Master of Margaret of York

The Master of Margaret of York is the Notname of an illuminator active in Bruges between 1470 and 1480. He owes his name to a devotional book he decorated for Margaret of York, wife of Charles the Bold, Duke of Burgundy. A large number of his illuminated books were executed for Louis de Gruuthuse. Several manuscripts have also been attributed to his assistants.

Jean de Wavrin, Chroniques d'Angleterre. Paris, Bibliothèque nationale de France, MS Fr. 87, f. 58v

Patrons edit

The style of this anonymous master was first characterized by the German art historian Friedrich Winkler in 1925. He was undoubtedly an illuminator working in Bruges. Although his name is linked to Margaret of York, Duchess of Burgundy and Countess of Flanders, he actually worked much more for Louis de Gruuthuse, Stadtholder of Holland and Zeeland, for whom he painted about fifteen manuscripts, mostly saints' lives and translations of classical works. The illuminator must have been very close to his patron, because he five times painted portraits or members of his family. So much so that another art historian, Ottokar Smital, preferred to call him the Master of Louis of Bruges. He also took orders from Anthony, bastard of Burgundy.[1][2]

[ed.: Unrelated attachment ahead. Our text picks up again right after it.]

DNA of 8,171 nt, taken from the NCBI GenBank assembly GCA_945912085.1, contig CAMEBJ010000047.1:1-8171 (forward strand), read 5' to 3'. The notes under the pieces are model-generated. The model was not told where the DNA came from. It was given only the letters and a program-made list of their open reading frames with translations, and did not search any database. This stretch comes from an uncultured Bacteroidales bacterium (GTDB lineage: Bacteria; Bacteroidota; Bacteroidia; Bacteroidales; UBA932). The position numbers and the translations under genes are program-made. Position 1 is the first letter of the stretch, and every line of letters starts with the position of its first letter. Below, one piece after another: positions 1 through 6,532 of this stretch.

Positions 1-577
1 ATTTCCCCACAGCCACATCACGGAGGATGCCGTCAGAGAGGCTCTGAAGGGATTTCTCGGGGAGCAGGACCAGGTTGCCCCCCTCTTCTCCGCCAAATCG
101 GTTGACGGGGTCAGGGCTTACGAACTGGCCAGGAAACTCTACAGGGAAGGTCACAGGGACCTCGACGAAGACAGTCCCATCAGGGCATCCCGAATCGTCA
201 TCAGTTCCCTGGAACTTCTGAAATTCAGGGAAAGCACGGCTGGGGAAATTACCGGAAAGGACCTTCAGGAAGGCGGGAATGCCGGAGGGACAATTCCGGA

Style edit

Jean de Wavrin, Chroniques d'Angleterre. Paris, Bibliothèque nationale de France, MS Fr. 87, f. 299v

The style of the master and its application vary according to the subject of the miniature, and according to the importance of the work ordered. Thus, the characters are more or less detailed according to their importance in the story, some being limited to simple sketches. The landscapes and the settings are generally not very detailed, and the artist shows little concern with their lifelikeness. On the other hand, he highlights the action evoked by the text and the main characters by embodied and expressive faces. His style is often reminiscent of that of Lieven van Lathem. He doubtless worked with assistants in an atelier, entrusting the decoration and other less important elements to them.[1]

His production is so abundant and varied that historians tend to attribute part of it to his assistants, and have managed to distinguish certain artists such as the Master of Fitzwilliam 268 [fr], with a more tense and agitated style, the Master of the Genealogia Deorum of Bruges, with a looser style, the Master of the Jardin de vertueuse consolation or the Master of the Life of Saint Colette of Ghent.[1][2] His style has also been compared to that of the Master of the Moral Treatises [fr], whom he influenced.[3]

Footnotes edit

  1. ^ a b c Bousmanne & Delcourt 2011, pp. 295–296.
  2. ^ a b Kren & McKendrick 2003, pp. 217–218.
  3. ^ Bousmanne & Delcourt 2011, p. 421.

References edit

  • Bousmanne, Bernard; Delcourt, Thierry, eds. (2011). Miniatures flamandes, 1404–1482 (in French). Paris: Bibliothèque nationale de France. ISBN 9782717724998. Retrieved 25 July 2021.
  • Kren, Thomas; McKendrick, Scott (2003). Illuminating the Renaissance: The Triumph of Flemish Manuscript Painting in Europe. Los Angeles: J. Paul Getty Museum. ISBN 9780892367047. Retrieved 25 July 2021.